It seems the judge eventually will need to “King Solomonize” the outcome.
I’m still puzzled about why individual parishes are involved in this litigation. The parishes committed no crime — a few priests and some bishops are apparently involved, but as long as no trial will ever be held, all we can do is speculate.
Interestingly, the current onslaught of abuse allegations against people other than Catholic priests — such as entertainment, political and sports figures — will open up untold opportunities for the legal profession. (President Donald Trump did promise more employment.) Because, it appears, others in these industries were aware of the misbehavior of the few before the outing, major entertainment studios, the U.S. House and Senate, and sport teams and leagues are all ripe for the picking. Pandora’s box is open.
James P. Lynch, Edina
Could Super Bowl enthusiasm be redirected to opioid fight?
As our Minnesota cities prepare for the Super Bowl, they are spending an inordinate amount of money to make themselves more than what they previously were for all the visitors coming in. Meanwhile, we have an opioid epidemic going on in our country. There are thousands of small groups trying to increase awareness, but obviously only making a very small impact. These people work tirelessly coming up with awareness events, purchasing Narcan kits, giving out funds to a small few for treatment, trying to get a bill passed so we can better educate our children in our schools, etc. I am a part of some of those small groups, and it is rewarding but also frustrating that the attendances at the awareness events are so small.
We hear blurbs on the news about the ongoing epidemic — usually about an increase in overdoses and deaths due to a bad batch of heroin — but no news about stomping out the problem. I was watching a news magazine program and a person said we won’t make an impact on the epidemic unless we go big with fighting it, similarly to the way Hollywood went big with the AIDS epidemic and the “We are the World” song for starving children in Africa. I totally agree with this assessment. So to all of you who are contributing to the Super Bowl, please consider giving some pomp and circumstance to fighting the opioid epidemic. Our country — your country — needs your help!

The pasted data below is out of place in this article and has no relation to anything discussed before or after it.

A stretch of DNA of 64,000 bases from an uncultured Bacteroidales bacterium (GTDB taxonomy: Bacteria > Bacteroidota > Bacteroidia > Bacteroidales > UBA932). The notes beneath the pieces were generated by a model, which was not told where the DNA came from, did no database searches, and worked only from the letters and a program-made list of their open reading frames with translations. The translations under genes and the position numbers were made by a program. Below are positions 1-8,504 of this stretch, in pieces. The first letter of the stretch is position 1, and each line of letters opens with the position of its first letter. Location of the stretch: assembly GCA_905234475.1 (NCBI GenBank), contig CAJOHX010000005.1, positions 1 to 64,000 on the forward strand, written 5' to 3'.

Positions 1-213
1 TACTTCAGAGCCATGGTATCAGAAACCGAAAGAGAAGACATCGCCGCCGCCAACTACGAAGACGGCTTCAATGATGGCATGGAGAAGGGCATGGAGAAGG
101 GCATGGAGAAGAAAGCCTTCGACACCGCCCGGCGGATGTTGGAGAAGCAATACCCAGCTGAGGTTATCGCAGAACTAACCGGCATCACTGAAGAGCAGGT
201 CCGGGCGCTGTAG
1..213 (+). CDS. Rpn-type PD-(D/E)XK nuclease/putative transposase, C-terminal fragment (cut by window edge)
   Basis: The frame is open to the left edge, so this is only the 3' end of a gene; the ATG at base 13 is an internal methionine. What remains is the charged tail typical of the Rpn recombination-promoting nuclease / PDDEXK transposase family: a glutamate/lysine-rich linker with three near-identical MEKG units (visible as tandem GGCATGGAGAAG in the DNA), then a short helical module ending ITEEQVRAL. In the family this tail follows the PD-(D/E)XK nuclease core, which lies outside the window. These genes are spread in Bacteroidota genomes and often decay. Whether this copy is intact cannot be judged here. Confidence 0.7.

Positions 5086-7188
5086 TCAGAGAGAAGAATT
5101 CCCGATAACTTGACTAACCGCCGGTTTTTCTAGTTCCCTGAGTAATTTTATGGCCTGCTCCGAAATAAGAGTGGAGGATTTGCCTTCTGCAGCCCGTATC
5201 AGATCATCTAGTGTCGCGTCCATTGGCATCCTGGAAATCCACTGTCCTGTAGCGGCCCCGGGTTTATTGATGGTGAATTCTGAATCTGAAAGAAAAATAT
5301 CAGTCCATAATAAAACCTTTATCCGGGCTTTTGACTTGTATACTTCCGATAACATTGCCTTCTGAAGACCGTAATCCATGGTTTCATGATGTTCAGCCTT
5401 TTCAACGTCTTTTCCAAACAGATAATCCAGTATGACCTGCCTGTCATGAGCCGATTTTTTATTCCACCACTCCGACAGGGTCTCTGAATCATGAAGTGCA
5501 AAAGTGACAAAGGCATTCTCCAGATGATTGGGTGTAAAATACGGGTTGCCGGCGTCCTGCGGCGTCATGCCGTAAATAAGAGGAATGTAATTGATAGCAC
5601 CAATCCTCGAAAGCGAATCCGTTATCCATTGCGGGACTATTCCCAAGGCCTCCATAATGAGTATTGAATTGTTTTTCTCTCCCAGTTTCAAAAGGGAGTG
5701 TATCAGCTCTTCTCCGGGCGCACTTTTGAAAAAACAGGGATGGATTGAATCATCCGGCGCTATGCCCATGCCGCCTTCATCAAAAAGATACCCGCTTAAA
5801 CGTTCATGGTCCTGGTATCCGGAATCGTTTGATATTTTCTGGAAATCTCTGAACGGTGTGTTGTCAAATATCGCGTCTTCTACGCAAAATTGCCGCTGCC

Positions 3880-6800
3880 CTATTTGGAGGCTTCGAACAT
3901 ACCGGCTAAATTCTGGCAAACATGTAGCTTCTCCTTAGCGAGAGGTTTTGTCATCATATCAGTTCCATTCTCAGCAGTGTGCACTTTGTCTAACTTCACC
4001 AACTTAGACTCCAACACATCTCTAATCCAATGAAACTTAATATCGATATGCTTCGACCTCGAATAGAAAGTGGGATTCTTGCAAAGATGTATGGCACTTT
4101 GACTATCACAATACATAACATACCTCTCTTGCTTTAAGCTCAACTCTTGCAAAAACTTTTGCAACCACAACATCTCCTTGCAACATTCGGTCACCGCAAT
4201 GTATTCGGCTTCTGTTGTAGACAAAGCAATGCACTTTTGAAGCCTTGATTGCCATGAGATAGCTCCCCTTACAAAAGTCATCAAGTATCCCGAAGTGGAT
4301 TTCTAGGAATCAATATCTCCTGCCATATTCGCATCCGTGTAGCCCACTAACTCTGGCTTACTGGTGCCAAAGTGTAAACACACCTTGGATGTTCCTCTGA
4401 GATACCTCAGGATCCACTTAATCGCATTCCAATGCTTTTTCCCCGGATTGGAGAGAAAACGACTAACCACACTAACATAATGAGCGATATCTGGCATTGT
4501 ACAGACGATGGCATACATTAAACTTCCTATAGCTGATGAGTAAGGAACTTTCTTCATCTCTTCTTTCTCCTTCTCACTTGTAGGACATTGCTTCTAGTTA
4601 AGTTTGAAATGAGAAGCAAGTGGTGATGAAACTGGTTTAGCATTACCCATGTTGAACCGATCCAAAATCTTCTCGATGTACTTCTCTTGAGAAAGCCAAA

Kim Iverson, Oak Grove
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Regarding the Dec. 26 letter “Volunteers, you know, volunteer,” defending Super Bowl volunteers against charges that the NFL is exploiting their goodwill (Readers Write, Dec. 16) — serious dilemma for the volunteers: Help the homeless with food/shelter, or help the wealthy through the skyway system for the Super Bowl?
Edward Shafer, Rochester
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On a recent front page (“Hyundai’s Super Bowl fleet wheels into Canterbury,” Dec. 26) was one more reason fans are turning away from the NFL: “Hyundai, official auto sponsor of the NFL … .”
Gordon Kelley, Dundas, Minn.
YOU’VE BEEN COLD?
But on the other side of the sun …
Dripping with sweat, you get into the boiling-hot car with flat, lifeless hair. Sleepless, humid nights keep you groggy all day, and constant showering to prevent moist, odorous skin is a losing battle. Yuck! Summer? Bah, humbug! Thank you, Mother Nature, for the free air conditioning!
Sharon E. Carlson, Andover